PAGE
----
Translated from* from El Nuevo Herald, Ramón Fernández-Larrea, 8 November 2018
When one receives a novel – written by a friend who is a poet, or by a friend who has been and is forever a great poet – with the title Contracastro, one could never imagine that it is a love story, and not a pamphlet of accusations against power, nor the political testament of a worthy man, with a vertical and honest position.
And if that novel is also the posthumous work of that poet friend, which is also like a last will, and also, a very old story that Rafael Alcides began to ruminate on in the convulsive first years of the 1960s, and which he spent his life writing and rewriting, the result is a kind of testament, because this novel could be, or is also, the novel of our lives.
On the cover of the print edition it is noted that Contracastro is “A novel written in reverse.” Why? I suspect that it has to do with what Alcides himself says in the public history of the book: “In this second version the old love story is supported with very slight additions. Not so the context, this time evoked from today by Tom, already an old man, in a mega-Miami where he has been among the city’s forgers… For that first version, consistent with my political views of the time, the novel was nothing more than the many other pamphleteering-style texts of the time, against capitalism and the bourgeoisie.”
And Rafael Alcides continues telling us that “because of its title it frightened the Casa de las Américas officials when they saw it appear in the Literary Contest of 1965,” where “The juror Mario Vargas Llosa, who nominated it for a Prize, managed to obtain an Honorary Mention.”
What changed then? The world changed, Alcides changed. The years passed and the luminous future never arrived on the coasts of the island. Fatigue and disappointment arrived. And the masks fell from those heroes who wanted us happy all the time. And then came the time to tell, openly, the rending of the protagonists’ journeys to nowhere, the many protagonists of the other major novel, the epic of a people who emigrate, of families that are torn apart and walk through these worlds, without being able to tell their loved ones in a letter, all the love they still have.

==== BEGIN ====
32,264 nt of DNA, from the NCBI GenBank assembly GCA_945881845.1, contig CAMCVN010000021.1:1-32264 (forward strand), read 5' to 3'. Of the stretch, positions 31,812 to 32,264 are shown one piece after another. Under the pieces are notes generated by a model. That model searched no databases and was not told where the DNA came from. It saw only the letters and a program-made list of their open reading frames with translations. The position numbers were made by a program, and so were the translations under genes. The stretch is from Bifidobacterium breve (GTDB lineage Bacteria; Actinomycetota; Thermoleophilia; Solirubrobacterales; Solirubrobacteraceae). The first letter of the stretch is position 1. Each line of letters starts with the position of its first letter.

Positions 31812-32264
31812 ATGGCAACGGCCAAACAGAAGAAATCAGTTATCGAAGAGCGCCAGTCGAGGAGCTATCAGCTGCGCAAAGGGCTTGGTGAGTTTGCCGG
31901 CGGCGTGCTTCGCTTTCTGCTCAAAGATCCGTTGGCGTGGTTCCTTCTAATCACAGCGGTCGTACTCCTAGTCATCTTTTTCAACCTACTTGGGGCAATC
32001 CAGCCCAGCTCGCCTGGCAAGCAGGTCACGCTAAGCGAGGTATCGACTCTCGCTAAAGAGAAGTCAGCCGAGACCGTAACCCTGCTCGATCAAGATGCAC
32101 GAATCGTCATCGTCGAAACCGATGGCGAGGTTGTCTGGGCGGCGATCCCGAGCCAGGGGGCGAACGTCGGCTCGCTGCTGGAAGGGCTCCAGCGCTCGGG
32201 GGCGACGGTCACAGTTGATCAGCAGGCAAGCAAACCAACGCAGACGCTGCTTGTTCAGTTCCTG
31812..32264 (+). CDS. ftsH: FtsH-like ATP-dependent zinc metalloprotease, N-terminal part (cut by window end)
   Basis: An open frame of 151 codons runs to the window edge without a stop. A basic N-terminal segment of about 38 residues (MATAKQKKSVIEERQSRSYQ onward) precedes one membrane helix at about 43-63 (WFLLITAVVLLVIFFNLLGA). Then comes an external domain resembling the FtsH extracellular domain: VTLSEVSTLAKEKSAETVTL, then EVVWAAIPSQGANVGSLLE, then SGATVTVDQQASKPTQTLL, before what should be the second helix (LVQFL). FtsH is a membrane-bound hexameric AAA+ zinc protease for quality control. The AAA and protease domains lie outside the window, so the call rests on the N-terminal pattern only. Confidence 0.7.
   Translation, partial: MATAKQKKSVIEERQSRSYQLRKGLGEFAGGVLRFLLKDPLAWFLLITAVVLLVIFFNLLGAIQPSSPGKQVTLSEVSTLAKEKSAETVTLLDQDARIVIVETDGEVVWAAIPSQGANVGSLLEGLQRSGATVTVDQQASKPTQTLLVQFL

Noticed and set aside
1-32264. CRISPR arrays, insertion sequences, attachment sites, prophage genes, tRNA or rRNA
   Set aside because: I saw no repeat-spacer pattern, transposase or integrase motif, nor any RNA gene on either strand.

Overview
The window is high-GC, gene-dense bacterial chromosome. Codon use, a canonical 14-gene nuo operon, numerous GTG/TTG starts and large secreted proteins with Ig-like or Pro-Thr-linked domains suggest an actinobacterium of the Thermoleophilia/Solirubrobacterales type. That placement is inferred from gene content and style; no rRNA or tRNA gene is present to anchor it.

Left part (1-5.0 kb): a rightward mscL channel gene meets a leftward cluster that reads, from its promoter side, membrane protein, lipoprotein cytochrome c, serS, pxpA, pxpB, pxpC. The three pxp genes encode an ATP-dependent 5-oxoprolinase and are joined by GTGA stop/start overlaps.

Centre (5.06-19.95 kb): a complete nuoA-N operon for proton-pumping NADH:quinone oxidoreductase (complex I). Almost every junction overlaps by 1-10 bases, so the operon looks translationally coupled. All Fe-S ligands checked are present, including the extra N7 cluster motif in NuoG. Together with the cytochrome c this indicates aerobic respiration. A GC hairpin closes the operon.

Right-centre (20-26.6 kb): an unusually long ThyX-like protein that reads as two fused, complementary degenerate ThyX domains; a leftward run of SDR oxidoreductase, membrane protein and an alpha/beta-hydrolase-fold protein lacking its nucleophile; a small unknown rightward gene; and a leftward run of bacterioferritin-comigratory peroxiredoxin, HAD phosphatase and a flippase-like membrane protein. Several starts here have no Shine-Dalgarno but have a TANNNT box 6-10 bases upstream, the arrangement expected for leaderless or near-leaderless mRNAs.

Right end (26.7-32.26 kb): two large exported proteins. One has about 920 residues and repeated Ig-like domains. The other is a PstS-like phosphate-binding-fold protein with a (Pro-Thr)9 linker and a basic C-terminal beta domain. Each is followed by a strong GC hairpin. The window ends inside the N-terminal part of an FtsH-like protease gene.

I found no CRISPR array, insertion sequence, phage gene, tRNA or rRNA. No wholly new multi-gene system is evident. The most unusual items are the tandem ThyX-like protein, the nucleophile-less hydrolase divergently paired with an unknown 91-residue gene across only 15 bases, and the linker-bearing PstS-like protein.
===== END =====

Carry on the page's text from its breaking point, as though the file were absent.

Contracastro, published today by Eriginal Ediciones, is an inquest into Cuban history after 1959, told in first person, but in two alternating times, but, always in the background, it is a passionate story of love, sex, disgust and illusions, especially of lost illusions that the protagonist is capable of shouting to the four winds: “Burn down the world if they want, I have you.”
Contracastro is that then and this now. They are Tom and Carla in a provincial Miami that has been filled with Cubans who expect life to change in the next sixty minutes so that they can return to their country. A country that has already been filled with Russians, Chinese, Americans, abandoned houses, streets that will be, from then on, only in a bloody memory.
“Even though here in Miami they hate the word revolution,” writes the author, “it is here, nevertheless, where the Revolution really is. The Revolution with capital letters. In Cuba, the Revolution has already passed and what there is is the complete opposite of the ideals of democracy, present since the Guáimaro Charter of 1869.” … And at the end of that statement made by Tom, the protagonist, thinking like Rafael Alcides, or Alcides himself stuck in the skin and blood of Tom, one can read: “So while we can not return to Cuba, I will continue to consider myself a man from Guáimaro, a follower of Agramonte, a soldier of Céspedes, that is, a revolutionary.”
Contracastro is, in short, the legacy of Rafael Alcides, a man who lived and died telling his truths in Cuba today, and that was uncomfortable for the authorities, because honesty, in times of disappointment, is, at the very least, suspicious. Here the poet leaves us this intense story of a love that was and was not. A testimony against death, against oblivion. And we must read with gratitude to its author, to discover who we have been or who we are now. To know which side of History we are on. Or, better, to check, with pain and bitterness, which side of this story is ours.